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THE DUTIES AND WORK OF THE DEAN IN A

COLLEGE OF ENGINEERING.

BY JAMES M. WHITE, Dean of the College of Engineering, University of Illinois. As the influence of a dean should extend beyond the sphere of his own college, it is necessary to consider his position in its relation to both the general university and college organizations. This relationship at the University of Illinois is shown graphically herewith, the lower half of the diagram representing the college of engineering and the upper half the general university organization.

The students have direct dealings with the officers of other colleges in which they elect courses, with the registrar who admits them to the university and keeps the official records of their work, with the chief clerk to whom they pay their fees, and with the dean of undergraduates who is their special adviser.

The members of the faculty with the rank of full professor and others who are acting heads of departments sit in the senate which exercises legislative functions touching the educational policy of the university. The council is the executive body and includes the president, vice-president and deans. It does not exercise general legislative functions, but acts in an advisory capacity to the president, touching the discharge of administrative duties, and has exclusive jurisdiction over all matters of discipline.

The college faculty exercises legislative functions touching any matter appertaining exclusively to the internal work of that college and the progress of students therein. It does not, however, have authority to take away from any student any university privilege, nor to do anything trenching upon the executive duties of the dean. It is understood that the college organization is only for convenience within university circles, and that no college shall take action not well supported by rule or usage for which the general officers of the university may be called upon to answer. All matters of general policy, or matters involving the interests of outside parties, are determined by general university authority.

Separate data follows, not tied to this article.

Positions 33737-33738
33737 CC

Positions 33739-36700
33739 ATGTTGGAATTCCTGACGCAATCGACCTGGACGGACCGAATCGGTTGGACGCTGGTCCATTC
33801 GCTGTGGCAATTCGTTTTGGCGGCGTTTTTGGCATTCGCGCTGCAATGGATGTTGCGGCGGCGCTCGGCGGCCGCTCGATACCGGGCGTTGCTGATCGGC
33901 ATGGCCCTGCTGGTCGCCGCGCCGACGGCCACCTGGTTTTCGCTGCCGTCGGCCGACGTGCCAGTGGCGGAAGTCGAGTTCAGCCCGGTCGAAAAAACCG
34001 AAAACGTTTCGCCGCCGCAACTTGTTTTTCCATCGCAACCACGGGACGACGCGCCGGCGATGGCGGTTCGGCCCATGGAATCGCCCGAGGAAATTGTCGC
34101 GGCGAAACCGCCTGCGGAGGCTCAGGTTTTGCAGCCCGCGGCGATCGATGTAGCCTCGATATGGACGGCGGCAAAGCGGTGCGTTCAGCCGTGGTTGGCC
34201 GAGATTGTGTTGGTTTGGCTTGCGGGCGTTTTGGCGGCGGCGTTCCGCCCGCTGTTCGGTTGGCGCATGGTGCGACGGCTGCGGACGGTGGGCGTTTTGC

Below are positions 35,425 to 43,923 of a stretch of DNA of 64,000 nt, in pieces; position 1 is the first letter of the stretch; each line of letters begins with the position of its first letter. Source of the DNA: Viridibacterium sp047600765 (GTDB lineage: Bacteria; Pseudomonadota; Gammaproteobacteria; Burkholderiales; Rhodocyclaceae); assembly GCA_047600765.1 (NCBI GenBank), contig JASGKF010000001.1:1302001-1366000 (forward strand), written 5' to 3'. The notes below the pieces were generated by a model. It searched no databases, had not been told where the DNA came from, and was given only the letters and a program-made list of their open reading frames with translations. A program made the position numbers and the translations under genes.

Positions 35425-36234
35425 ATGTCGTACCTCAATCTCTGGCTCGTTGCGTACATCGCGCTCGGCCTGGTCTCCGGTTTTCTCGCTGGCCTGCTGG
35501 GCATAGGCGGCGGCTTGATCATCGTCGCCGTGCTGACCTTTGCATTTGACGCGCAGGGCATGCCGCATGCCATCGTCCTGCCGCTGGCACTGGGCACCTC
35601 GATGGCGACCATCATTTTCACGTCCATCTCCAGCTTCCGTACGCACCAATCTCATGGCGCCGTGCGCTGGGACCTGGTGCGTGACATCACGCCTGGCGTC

The dean presents the recommendations of his college faculty to the senate, council or president as the case may require, and all official communications from members of his faculty pass to higher authorities through his hands. He is supposed to be an information bureau for both faculty and students with regard to the university statutes, the rules and regulations for the government of students, the program of studies, and all matters pertaining to registration. As the presiding officer of the faculty it is his duty to encourage a free discussion of college policies so that all the members of the faculty shall be competent student advisers. As the executive officer of the college, he makes recommendations for appointments and salaries, is responsible for the methods of transacting department business, approves all requisitions before they go to the purchasing agent, and maintains general supervision over instruction.

The students as well as the faculty should feel the personality of the dean, and he must be alert to see that they are uniformly and fairly treated in all cases. His administrative duties require long office hours and

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bring him in contact with the exceptionally strong students and with those who are delinquent. The mass of the average students the dean does not see officially, and he should therefore arrange to meet them socially. He cannot have much time for teaching, but should give at least one course which may be elected by a considerable number of students.